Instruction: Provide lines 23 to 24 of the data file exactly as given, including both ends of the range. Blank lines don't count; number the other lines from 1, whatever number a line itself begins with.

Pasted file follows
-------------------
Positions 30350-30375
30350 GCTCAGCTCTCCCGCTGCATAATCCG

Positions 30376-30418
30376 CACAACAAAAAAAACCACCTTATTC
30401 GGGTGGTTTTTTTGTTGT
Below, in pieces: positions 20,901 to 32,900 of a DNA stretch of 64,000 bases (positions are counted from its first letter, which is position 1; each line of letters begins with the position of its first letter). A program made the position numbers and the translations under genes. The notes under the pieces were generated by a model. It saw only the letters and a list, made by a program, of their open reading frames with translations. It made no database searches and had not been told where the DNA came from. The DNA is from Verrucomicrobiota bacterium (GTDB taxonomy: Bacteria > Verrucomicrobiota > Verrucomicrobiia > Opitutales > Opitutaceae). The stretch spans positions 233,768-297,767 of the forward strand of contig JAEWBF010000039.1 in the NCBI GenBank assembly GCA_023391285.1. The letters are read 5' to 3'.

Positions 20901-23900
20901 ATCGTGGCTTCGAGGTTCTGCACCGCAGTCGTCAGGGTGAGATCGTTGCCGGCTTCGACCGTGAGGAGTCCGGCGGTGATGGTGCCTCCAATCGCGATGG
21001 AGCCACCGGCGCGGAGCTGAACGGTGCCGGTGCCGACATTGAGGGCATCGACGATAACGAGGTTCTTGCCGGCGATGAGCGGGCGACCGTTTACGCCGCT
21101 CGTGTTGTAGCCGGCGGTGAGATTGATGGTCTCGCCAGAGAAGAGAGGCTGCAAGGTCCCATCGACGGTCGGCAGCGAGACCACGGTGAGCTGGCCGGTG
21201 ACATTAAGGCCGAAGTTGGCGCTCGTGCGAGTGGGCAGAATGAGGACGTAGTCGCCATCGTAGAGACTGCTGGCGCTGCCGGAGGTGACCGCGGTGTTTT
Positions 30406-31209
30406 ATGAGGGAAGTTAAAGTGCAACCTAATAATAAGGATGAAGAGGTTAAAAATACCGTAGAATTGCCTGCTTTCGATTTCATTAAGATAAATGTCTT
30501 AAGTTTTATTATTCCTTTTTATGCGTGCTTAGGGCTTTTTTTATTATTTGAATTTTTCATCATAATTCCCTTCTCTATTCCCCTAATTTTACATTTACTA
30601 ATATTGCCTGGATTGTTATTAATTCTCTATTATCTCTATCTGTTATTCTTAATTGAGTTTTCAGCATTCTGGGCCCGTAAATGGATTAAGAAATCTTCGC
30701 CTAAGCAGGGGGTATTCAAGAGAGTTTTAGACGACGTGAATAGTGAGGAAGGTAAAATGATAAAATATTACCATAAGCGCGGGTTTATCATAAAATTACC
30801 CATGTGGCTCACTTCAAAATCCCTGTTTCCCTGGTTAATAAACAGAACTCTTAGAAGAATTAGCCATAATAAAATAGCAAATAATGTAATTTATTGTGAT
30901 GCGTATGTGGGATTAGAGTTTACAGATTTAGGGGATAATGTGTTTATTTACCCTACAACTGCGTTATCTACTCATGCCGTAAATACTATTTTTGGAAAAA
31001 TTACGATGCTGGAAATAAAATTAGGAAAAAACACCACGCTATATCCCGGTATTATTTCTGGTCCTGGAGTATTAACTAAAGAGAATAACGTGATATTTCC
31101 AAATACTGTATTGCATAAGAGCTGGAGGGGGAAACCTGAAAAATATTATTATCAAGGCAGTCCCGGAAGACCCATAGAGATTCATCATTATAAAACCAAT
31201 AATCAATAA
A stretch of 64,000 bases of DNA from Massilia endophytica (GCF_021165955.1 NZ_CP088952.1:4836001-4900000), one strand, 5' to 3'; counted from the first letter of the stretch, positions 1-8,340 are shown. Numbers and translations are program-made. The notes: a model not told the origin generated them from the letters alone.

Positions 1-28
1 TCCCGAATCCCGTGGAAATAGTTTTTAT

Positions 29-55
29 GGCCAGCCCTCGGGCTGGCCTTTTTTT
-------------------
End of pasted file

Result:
Positions 1-28
1 TCCCGAATCCCGTGGAAATAGTTTTTAT